Upon presenting their annual awards at the end of each campaign, the NBA D-League fails to recognize a "Sixth Man of the Year," with a designated honor. One could argue that those prospects coming off a minor league bench aren't as close to breaking into The Association, but the irony here is that a very strong argument could be made to the contrary.
When the D-League's top up and coming prospects finally ascend up and go on to hit the NBA hardwood, they'll likely be doing so while coming off the bench. They're expected to make an unique impact and provide a boost as part of the second unit. It's in the NBA's minor league where such athletes identify their respective niches and come to understand what it is they can provide NBA teams in the relatively near future.
As such, players who come off the bench for D-League teams arguably give an even better glimpse of the type of player they can be at the next level, simply because they're already playing a similar role. The most successful players in such roles should be recognized. With that in mind, we here at RidiculousUpside.com have you covered.
It just so happens that this season's best reserve provided one the league's best teams with a quality boost on a nightly basis. One could even argue that Nick Minnerath's contributions alone were a big factor in the Canton Charge's successful 31-19 campaign. Was he their best player this season? One could even make that argument relatively easily as well.
But alas, Minnerath came off the bench in all but ten of his 49 appearances. He scored 20 or more points on nineteen different occasions, and poured in 30 or more four times. All season long, Minnerath proved to be quite the scoring machine. Still, he's far more than your average one-dimensional player.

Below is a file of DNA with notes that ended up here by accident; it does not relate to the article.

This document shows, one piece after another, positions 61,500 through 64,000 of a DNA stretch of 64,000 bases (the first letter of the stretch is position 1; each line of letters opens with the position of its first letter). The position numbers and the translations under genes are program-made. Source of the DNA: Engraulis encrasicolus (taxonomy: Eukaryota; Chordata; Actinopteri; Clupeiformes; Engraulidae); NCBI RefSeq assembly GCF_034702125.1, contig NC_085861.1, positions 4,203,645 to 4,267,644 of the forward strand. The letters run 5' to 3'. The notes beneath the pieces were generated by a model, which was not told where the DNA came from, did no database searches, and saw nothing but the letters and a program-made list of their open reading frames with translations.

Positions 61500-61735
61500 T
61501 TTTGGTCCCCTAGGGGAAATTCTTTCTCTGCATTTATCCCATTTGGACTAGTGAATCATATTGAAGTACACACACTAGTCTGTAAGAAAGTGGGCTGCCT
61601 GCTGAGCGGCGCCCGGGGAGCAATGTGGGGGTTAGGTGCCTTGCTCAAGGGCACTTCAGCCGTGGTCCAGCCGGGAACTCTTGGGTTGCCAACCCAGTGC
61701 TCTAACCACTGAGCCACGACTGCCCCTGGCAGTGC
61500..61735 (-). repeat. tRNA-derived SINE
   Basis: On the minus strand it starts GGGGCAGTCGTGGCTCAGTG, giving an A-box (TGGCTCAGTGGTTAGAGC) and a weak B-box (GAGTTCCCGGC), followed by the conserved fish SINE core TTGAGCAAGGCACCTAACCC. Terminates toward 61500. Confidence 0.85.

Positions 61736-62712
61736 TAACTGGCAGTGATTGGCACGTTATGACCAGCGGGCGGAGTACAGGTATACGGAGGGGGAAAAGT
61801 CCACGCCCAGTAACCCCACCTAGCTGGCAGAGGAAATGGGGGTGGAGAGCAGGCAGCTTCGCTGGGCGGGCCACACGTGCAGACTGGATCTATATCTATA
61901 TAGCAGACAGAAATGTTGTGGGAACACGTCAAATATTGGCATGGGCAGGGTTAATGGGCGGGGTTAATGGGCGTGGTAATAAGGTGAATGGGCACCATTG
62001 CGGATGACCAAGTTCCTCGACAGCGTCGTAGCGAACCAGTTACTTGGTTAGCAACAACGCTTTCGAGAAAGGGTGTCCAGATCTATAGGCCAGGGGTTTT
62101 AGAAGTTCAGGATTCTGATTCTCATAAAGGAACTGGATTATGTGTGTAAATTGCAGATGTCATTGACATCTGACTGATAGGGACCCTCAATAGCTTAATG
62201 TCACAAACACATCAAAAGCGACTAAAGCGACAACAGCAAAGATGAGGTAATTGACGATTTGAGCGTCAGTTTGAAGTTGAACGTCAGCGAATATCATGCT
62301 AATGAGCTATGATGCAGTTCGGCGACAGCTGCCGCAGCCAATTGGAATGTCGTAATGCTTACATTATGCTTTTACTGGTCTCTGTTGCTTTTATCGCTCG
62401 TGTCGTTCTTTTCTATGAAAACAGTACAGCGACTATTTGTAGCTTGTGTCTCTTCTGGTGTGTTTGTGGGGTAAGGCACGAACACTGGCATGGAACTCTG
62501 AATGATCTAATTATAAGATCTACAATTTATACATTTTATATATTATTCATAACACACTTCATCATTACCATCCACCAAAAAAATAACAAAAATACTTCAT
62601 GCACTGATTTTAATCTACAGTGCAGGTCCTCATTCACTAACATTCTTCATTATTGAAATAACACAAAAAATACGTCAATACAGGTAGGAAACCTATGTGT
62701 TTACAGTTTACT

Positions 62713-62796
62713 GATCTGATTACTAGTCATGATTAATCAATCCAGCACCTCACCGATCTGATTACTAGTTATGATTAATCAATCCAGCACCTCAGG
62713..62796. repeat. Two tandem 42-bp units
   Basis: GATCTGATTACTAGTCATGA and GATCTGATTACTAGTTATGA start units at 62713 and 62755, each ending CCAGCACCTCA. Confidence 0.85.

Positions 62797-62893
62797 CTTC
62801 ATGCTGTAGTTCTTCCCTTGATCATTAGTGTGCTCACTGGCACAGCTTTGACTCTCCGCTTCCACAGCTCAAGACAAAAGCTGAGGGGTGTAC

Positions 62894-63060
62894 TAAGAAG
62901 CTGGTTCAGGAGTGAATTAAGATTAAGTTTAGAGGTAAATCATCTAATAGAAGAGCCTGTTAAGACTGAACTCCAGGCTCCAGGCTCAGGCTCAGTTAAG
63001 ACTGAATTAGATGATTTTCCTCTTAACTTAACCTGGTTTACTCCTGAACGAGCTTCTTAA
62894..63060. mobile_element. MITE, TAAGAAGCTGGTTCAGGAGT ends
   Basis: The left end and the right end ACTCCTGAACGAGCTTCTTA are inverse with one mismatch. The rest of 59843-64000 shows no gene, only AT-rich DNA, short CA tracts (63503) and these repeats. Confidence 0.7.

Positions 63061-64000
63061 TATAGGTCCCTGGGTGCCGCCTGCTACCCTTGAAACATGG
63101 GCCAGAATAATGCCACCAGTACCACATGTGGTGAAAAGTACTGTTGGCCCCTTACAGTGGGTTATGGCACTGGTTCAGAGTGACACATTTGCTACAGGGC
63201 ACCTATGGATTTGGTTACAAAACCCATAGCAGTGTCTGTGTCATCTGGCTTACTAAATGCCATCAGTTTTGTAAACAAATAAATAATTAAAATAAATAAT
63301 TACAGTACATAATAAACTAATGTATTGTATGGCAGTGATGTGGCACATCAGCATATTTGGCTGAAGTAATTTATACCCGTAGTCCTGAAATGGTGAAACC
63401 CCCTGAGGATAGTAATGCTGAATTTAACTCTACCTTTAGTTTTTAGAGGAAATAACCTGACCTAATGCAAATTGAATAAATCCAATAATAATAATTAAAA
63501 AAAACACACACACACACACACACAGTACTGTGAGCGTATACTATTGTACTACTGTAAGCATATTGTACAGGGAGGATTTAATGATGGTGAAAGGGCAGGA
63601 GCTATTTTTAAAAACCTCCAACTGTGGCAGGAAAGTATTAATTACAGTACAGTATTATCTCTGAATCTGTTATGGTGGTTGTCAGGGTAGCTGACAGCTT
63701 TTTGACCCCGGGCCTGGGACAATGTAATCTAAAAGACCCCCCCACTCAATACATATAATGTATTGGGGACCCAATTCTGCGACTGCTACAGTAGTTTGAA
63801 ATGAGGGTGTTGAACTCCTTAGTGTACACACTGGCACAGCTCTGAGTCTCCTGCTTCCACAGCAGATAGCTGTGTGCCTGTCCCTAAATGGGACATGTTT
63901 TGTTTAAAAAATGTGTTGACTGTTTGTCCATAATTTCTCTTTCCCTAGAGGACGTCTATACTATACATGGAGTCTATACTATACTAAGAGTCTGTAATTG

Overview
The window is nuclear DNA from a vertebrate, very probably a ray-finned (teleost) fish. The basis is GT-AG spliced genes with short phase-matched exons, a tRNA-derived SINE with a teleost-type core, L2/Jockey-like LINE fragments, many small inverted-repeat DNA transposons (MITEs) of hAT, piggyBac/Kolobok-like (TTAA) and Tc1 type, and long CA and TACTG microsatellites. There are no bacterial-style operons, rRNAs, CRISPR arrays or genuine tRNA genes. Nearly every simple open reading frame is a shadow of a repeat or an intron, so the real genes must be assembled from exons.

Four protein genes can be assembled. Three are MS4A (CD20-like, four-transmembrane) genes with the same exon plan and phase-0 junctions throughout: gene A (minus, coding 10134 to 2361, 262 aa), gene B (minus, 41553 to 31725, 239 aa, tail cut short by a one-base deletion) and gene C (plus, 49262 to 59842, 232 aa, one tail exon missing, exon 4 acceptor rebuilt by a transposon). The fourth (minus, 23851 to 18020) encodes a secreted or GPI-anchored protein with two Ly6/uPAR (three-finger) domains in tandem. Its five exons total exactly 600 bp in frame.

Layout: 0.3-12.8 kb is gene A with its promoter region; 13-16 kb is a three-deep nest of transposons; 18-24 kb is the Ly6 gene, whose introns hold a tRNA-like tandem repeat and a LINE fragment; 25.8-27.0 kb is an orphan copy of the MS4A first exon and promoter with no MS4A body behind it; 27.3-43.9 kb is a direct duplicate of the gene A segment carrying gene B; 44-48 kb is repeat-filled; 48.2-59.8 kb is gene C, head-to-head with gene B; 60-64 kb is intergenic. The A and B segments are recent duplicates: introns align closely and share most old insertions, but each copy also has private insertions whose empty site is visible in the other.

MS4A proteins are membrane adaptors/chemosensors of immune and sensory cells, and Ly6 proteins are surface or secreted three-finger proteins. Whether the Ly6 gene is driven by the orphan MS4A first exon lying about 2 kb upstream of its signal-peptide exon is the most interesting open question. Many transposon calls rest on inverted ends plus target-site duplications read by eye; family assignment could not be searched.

Though he can make it rain from long range much like fellow D-League alum Steve Novak, Minnerath's physicality, assertiveness, toughness, and rebounding ability all rival that of Chris Andersen's. Combine the the special attributes from each player, roll them into one athletic and imposing specimen, and out comes out an ever unique product named Nick Minnerath.
At 26 years old, Minnerath spent the previous two seasons overseas before proving his worth with Canton. But now that he's done so, an NBA future isn't completely out of the question.
But for his efforts most recently, Minnerath has clearly done enough to earn himself RidiculousUpside.com's first annual Sixth Man of the Year award for the 2015-16 NBADL campaign. He averaged 18.5 points, 6.9 rebounds, and shot 51% from the field, 40% from deep, and 89% from the charity stripe. That's ever so close to the oh so coveted 50/40/90 mark; a job well done.
Runner-up for RU's Sixth Man award: David Laury, who averaged 10.6 points and 7.8 boards in 44 appearances (just fifteen starters) for the Delaware 87ers.
Last year's winner: N/A